HAMPTON, Va. (WVEC) – A homicide investigation is underway in Hampton after police found a man shot several times.

According to police, dispatchers received a shots fired complaint at 11:57 p.m. Wednesday in the parking lot of the Kentucky Fried Chicken/Taco Bell located in the 1600 block of East Pembroke Avenue.

Officers found damage to the restaurant and an adult male victim, Eric Wardell Hunter, 46, lying in the parking lot. He died before he could be transported to a hospital.

Hunter was once a standout Hampton High School football player, who went on to play quarterback for Purdue in the early 1990s.

Thursday, his family spoke with 13News Now's Steven Graves about his legacy.

"I didn't know my brother could play football the way he did," said Yvonne Hunter. "When I saw him throw that foot ball for the first time at Purdue. I was very shocked that he threw that football so far."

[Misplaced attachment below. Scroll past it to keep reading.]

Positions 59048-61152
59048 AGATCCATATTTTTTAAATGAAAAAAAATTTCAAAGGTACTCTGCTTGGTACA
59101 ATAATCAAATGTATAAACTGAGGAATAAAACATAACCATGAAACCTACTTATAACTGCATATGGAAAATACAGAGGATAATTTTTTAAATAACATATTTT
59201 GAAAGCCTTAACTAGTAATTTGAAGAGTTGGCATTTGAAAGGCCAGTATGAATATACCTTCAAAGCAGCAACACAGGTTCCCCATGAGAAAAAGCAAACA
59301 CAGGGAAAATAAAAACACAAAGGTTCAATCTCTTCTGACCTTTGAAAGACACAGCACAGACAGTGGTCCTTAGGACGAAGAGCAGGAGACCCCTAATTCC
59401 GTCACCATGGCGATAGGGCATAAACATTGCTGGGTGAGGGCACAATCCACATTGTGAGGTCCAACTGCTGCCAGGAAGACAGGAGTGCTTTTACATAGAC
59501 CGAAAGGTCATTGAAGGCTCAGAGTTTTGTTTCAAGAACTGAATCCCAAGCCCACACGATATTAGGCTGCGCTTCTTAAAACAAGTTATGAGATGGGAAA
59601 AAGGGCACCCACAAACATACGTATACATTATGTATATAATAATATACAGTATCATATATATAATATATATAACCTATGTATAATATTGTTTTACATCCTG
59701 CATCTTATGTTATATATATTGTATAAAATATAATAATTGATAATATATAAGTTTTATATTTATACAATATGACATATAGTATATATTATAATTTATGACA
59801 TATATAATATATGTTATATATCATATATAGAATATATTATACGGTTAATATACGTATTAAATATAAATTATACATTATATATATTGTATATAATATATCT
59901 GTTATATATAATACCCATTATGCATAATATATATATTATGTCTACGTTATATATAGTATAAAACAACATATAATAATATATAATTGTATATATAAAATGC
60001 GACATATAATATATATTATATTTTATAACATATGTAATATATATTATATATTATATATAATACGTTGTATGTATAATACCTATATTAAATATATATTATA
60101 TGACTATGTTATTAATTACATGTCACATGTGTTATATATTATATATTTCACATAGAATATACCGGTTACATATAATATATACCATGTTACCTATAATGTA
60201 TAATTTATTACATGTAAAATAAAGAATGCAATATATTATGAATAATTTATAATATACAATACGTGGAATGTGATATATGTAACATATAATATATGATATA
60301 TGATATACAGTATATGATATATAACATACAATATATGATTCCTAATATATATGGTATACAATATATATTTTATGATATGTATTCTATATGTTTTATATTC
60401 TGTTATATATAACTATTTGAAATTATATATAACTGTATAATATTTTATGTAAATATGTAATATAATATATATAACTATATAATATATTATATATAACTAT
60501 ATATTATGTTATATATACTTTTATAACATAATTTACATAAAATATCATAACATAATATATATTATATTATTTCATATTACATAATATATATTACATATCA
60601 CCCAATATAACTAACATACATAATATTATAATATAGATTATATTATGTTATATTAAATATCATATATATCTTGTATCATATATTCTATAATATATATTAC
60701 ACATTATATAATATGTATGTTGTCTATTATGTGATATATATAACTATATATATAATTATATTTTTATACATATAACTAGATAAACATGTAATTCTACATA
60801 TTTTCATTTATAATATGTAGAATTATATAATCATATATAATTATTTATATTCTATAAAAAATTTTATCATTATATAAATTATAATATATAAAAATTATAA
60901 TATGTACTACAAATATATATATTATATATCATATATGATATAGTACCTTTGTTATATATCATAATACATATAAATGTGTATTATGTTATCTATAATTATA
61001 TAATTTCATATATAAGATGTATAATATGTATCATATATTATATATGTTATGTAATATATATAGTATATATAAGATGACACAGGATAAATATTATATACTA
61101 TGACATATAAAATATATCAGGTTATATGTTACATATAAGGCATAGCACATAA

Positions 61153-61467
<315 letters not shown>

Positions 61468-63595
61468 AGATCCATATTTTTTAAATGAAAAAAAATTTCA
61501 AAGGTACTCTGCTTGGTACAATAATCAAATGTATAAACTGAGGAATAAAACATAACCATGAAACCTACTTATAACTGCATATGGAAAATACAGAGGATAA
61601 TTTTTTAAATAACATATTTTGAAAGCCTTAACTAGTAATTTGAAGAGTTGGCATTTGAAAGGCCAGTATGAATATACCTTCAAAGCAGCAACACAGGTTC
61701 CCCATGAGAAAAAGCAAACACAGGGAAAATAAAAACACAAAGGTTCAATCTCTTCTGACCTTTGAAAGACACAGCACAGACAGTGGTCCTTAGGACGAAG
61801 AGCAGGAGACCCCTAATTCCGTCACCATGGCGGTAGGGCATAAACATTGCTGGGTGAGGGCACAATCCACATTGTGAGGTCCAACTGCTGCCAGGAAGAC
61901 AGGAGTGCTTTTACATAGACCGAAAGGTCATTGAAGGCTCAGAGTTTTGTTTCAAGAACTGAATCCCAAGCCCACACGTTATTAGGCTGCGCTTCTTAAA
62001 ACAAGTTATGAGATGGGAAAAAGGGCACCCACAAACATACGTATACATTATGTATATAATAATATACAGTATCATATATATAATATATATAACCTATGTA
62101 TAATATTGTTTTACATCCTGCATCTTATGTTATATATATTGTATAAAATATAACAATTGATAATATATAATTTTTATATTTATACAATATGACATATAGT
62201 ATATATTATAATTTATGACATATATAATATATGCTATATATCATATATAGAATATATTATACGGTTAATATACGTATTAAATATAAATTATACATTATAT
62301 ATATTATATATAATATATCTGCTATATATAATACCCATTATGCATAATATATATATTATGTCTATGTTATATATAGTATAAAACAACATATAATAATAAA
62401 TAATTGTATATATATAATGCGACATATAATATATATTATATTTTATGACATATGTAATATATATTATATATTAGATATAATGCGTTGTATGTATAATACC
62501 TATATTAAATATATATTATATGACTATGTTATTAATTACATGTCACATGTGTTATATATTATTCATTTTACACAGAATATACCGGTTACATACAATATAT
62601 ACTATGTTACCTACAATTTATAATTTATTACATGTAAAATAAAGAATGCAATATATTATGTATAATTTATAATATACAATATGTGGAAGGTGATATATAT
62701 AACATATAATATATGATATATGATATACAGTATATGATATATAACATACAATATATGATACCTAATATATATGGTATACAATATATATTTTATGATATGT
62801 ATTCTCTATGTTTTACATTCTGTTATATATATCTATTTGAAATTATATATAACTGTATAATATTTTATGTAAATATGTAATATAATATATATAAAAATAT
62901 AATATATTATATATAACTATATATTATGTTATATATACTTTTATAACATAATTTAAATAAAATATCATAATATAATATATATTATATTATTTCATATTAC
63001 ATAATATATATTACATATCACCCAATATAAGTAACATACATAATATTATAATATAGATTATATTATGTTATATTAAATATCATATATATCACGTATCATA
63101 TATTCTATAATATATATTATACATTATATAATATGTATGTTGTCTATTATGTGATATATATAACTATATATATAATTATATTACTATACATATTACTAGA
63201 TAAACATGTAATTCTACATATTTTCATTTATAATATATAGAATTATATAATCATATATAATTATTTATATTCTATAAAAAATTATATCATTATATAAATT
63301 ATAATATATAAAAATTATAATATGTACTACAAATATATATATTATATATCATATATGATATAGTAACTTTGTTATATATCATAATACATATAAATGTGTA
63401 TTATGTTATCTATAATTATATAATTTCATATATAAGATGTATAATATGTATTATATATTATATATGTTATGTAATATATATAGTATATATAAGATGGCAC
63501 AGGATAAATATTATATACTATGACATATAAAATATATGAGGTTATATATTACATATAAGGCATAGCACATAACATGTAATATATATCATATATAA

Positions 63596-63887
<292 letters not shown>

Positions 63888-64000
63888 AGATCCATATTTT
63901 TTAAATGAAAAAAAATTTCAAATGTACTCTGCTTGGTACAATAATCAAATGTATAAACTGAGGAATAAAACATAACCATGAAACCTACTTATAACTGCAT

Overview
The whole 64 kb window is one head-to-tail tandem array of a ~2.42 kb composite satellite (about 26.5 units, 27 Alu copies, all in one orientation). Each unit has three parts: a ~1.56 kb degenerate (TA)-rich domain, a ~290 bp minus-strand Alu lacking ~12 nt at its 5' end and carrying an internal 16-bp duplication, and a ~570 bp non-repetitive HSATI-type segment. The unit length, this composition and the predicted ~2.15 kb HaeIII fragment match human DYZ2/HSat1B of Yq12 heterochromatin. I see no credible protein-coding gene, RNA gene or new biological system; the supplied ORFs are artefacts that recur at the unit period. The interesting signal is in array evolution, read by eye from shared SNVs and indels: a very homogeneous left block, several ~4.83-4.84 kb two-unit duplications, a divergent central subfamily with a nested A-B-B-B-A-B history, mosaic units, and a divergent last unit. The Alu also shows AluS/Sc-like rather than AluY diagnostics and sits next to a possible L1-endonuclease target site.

But with success came trouble, family said. Hunter's sisters remember their baby brother's struggle with mental illness that started during his pursuit of an NFL spot.

"When he thought he was number one and then to be told or shown that you're not, he thought, he strongly felt that he should have went first round in the draft," said Felicia Sanders, Huster's older sister. "I think that when he didn't get into the pros, it really affected him in a way that was just indescribable."

Nervous breakdowns in college ended his career, Sanders explained. He never recovered. Hunter later returned to Hampton where he would obtain a drug charge and multiple other offenses.

PHOTOS: Former college football quarterback Eric Hunter shot to death

Detectives tell 13News Now there were no patrons inside the business at the time of the shooting because it was closed. There were no other injuries reported.

The motive and circumstances surrounding the incident remain under investigation. There is no suspect information at this time.

Anyone with information that will assist police is encouraged to contact the Hampton Police Division at 757-727 - 6111 or the Crime Line at 1 - 888-LOCK-U-UP.